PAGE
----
The Coolidge Effect
In this week's Friday funny, journalist and author Eugene Byrne tells the story of the Coolidge Effect, a term used by biologists and psychologists to describe a particular behavioural phenomenon in mammals, and one named after a former US president
The Coolidge Effect is a term used by biologists and psychologists for a behavioural phenomenon common to most species of mammal. The sexual activity of both males and females increases when they are introduced to a new and receptive partner.
For this term we have to thank the extremely unlikely figure of Calvin Coolidge (1872-1933), 30th President of the United States (1923-29), and his wife Grace (1879-1957).
President Coolidge and the First Lady, the story goes, were visiting a government-run experimental farm. Both were being shown around separately, and on passing the chicken run, Mrs Coolidge asked one of the staff how many times a day the rooster mounted the hens.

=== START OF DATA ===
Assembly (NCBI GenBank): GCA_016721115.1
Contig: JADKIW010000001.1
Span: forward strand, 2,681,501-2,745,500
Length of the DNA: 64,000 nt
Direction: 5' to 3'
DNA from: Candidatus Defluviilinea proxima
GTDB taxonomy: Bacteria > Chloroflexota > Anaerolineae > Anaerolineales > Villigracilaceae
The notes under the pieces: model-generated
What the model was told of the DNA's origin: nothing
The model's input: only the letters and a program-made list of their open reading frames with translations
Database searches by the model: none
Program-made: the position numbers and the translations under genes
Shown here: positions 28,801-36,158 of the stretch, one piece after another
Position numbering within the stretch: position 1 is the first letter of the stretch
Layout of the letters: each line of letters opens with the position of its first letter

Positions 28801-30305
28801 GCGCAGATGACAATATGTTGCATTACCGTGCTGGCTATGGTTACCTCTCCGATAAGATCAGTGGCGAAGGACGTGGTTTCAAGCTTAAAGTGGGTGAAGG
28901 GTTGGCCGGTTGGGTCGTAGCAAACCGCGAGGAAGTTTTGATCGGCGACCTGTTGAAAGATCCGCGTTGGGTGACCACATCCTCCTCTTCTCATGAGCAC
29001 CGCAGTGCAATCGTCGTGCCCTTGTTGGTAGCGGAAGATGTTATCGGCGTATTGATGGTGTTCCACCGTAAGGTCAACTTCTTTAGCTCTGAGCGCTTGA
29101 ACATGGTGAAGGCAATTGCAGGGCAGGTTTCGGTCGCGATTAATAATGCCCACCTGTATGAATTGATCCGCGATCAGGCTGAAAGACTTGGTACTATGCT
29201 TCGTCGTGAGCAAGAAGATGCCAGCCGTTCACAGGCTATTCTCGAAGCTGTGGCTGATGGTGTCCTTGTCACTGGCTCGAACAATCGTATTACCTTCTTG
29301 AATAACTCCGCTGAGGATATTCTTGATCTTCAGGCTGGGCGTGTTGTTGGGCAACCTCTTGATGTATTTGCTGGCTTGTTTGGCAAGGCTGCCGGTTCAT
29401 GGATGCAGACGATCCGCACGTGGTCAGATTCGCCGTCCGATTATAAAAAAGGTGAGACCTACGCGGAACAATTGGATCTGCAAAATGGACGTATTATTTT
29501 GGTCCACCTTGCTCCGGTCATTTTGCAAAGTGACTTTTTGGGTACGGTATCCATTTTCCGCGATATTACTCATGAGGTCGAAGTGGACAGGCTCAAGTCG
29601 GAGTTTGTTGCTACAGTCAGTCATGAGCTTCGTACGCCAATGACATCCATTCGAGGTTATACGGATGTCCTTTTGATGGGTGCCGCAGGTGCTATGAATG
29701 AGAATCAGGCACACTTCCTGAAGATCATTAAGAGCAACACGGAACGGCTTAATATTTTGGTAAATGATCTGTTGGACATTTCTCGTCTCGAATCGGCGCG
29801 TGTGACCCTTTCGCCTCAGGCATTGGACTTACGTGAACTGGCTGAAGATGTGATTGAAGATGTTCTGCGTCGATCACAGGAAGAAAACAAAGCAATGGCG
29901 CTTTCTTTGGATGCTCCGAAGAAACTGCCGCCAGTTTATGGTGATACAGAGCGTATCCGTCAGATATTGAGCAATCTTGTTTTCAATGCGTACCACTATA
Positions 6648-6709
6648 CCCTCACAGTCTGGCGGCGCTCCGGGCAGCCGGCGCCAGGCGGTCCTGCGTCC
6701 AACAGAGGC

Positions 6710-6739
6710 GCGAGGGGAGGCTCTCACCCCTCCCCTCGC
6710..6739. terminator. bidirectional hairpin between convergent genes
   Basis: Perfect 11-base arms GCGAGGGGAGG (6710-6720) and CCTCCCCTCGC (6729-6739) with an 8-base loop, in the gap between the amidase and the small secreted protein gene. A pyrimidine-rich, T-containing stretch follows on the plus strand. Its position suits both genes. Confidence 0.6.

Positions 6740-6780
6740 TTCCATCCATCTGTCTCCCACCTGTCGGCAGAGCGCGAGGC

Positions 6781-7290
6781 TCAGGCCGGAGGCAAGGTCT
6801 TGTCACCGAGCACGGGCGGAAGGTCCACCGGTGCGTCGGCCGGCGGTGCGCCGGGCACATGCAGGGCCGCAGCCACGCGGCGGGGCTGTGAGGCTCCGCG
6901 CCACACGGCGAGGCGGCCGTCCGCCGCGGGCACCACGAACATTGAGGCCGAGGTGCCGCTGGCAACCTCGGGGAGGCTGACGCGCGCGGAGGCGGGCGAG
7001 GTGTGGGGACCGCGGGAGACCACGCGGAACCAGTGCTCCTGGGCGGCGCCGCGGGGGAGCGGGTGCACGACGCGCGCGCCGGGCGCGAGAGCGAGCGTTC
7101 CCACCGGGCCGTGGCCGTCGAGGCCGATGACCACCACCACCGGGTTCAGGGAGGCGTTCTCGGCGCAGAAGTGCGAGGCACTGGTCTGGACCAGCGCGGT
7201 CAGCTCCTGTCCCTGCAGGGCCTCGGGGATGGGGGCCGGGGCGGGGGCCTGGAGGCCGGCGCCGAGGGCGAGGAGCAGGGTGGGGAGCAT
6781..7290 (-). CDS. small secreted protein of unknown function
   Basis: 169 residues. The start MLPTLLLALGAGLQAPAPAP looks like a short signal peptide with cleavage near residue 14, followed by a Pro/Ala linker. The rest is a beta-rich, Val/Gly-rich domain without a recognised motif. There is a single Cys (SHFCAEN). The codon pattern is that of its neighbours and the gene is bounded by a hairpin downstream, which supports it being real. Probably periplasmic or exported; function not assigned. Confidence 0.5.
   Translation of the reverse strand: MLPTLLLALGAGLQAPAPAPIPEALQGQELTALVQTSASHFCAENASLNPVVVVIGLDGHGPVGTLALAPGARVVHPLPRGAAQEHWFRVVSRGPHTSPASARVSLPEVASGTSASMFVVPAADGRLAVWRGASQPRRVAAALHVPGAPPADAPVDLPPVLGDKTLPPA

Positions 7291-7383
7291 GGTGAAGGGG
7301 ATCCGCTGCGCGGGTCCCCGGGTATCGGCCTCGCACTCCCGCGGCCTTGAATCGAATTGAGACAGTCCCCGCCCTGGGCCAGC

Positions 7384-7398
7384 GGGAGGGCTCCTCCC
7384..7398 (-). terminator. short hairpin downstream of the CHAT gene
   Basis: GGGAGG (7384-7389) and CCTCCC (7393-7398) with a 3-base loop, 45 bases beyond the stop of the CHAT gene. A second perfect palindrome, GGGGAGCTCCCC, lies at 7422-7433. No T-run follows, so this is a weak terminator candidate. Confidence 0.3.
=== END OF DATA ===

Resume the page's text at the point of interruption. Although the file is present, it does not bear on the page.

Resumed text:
"Dozens of times," she was told.
"Please tell that to the president when he passes by here," she said.
The president turned up to see the chickens, and the hapless worker passed on Mrs Coolidge's message.
"Tell me," said the president, "does the rooster choose the same hen each time?"
"Oh no, a different one every time."
"Please tell that to Mrs Coolidge," said the president.
This one is probably apocryphal, or half-true. Grace Coolidge was a popular First Lady, a vivacious socialite where her husband was extremely serious and taciturn. This was partly cultivated; he once said "I think the American people want a solemn ass as a president and I think I will go along with them." On being told of his death, Dorothy Parker famous quipped "how could they tell?"
But Coolidge was no fool. He once got the better of Parker when she sat next to him at a dinner and told him she'd made a bet that she could get more than two words out of him.
His reply? "You lose."